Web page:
Guest Post by Melissa Woodson, community manager for Washington University in St. Louis (learn more about Melissa at the end of this article).
The numbers don’t lie: Women in the United States start businesses at a higher rate than men and are expected to create over half of the jobs in small business by 2018, Forbes recently noted. The article “Entrepreneurship is the New Women’s Movement” also highlights the fact that many women embrace business ownership as a way to align their values and work life.
For women business owners, an attorney can be a valuable business counselor who can reduce the risks to their business and protect all the hard work that goes into it. Here are a few of the common events in which an attorney can be an important ally in your quest to establish, run and grow your business.
Setting Up a Business
There are many different ways to set up a new business. Each choice brings with it different legal and tax ramifications for the business owner. An entrepreneur could elect to be a sole proprietorship, corporation or limited liability company. If there is more than one person involved in the venture, a partnership or limited partnership might be an option.
The legal status of your business should not be a decision made lightly. It will impact whether liability for any accident or mishap is limited to your business assets or whether you are placing your personal assets at risk.
Taxes are also an important consideration. Whether a new business can elect to become an S corporation depends in part on its legal status — sole proprietorship, partnership or corporation.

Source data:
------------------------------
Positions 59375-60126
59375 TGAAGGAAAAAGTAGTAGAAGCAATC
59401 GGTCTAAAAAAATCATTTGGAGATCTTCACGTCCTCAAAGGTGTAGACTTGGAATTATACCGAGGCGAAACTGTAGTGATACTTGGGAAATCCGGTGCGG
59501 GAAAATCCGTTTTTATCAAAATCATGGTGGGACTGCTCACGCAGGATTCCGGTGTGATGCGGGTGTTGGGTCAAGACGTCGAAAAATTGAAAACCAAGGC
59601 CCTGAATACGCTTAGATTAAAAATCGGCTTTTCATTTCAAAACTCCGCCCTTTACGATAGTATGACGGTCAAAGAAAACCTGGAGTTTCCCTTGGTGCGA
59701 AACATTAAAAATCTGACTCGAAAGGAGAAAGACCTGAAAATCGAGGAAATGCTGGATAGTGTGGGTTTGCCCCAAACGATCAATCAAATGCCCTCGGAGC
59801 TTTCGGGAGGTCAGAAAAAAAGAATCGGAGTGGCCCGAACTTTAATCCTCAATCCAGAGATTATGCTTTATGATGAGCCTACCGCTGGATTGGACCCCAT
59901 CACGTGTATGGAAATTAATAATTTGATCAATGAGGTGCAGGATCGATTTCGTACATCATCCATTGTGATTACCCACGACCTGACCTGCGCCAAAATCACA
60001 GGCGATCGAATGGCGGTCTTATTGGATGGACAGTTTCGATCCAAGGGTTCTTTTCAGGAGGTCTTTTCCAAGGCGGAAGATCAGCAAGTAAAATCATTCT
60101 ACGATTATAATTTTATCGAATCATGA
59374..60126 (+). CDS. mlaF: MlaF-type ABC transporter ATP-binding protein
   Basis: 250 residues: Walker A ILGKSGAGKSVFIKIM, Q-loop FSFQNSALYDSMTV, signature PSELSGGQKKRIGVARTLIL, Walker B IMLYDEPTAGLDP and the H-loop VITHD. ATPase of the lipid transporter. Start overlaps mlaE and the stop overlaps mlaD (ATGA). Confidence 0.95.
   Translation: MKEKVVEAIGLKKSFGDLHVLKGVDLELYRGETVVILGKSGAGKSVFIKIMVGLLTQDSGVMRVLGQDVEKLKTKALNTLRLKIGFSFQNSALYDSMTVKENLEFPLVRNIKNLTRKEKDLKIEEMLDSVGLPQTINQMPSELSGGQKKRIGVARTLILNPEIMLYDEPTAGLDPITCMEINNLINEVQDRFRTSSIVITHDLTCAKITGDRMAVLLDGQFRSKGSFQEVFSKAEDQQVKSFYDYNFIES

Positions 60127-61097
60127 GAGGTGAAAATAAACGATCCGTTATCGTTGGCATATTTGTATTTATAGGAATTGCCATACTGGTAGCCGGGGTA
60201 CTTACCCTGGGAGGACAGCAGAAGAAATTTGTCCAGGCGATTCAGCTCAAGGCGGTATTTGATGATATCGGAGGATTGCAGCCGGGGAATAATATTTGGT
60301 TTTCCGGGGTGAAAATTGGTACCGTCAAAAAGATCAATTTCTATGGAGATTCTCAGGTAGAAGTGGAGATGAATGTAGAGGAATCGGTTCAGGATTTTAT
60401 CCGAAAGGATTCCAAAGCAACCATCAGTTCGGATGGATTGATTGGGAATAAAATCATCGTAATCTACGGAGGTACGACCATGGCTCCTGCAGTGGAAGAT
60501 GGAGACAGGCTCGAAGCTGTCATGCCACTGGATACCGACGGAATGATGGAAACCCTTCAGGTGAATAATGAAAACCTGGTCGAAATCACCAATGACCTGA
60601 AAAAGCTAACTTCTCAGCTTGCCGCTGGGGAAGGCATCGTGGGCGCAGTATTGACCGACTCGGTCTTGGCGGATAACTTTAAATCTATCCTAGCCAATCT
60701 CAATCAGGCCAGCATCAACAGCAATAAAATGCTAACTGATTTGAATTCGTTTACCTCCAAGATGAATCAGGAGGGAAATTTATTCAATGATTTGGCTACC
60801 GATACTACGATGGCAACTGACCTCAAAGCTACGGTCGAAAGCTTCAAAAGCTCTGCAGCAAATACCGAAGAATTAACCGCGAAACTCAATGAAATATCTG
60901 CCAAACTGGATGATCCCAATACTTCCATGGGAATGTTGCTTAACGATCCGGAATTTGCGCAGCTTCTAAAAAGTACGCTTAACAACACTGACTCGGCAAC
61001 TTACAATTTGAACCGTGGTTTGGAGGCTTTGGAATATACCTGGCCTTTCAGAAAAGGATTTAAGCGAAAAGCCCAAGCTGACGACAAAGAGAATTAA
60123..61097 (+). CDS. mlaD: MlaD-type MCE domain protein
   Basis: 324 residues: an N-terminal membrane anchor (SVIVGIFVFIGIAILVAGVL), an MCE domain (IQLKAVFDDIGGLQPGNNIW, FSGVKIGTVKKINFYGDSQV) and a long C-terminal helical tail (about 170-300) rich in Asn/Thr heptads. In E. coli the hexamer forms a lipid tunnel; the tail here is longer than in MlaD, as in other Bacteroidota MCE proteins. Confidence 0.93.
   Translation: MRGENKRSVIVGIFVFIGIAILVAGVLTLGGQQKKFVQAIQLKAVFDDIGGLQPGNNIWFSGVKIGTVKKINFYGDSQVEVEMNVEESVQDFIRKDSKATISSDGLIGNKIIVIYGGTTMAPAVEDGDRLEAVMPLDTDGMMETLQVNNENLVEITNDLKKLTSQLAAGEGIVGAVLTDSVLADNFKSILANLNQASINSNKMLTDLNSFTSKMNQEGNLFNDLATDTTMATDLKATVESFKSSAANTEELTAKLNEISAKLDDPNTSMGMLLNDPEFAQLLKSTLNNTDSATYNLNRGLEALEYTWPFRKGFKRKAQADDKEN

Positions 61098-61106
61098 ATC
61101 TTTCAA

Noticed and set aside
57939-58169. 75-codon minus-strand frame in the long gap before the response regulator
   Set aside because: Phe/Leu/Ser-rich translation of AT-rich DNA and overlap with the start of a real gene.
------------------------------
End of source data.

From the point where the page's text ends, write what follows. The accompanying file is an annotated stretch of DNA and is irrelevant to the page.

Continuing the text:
Business succession should also be contemplated. If a business is a partnership, what are the rights of the partners and their families in the event a partner should die? If there is an impasse between business partners, how will the problem be solved?
Once a business is created, an attorney can assist with many other matters that, if not handled properly, can threaten the profitability and viability of the enterprise.
For example, a property lease represents a significant investment for most businesses. Leases are typically prepared by the property owner and contain many clauses favorable to the owner. A lawyer can examine the lease terms, provide advice on problematic provisions and suggest alternative language.
As a business grows, independent contractors and employees may be necessary. Because there are important legal differences between independent contractors and employees, and whether a business is subject to certain employment laws and unemployment taxes, a lawyer can help discern whether a hire should be categorized as an independent contractor or an employee, and prepare contracts and employment policies to protect your business.
Trade secrets, customer lists and intellectual property are items that bring value to a business and ensure its continued viability and profitability. Sometimes trade secrets can be leaked to competitors. Former employees may be tempted to take customer lists to create their own business. Designs, unique processes and packaging could be tempting targets for a competitor to copy. A lawyer can make sure intellectual property protections are put in place, help prepare non-compete clauses and prepare policies that make it clear that customer lists and trade secrets cannot be divulged to outsiders.
For women entrepreneurs, a new business represents turning a dream into a reality. A lawyer can help you address practical issues to help you protect your business and your dream.
Melissa Woodson is the community manager for Washington University in St. Louis’ @WashULaw, a top-tier online LLM in U.S. law as well as a contributor to the LLM guide. In her spare time, she enjoys running, cooking and making half-baked attempts at training her dog.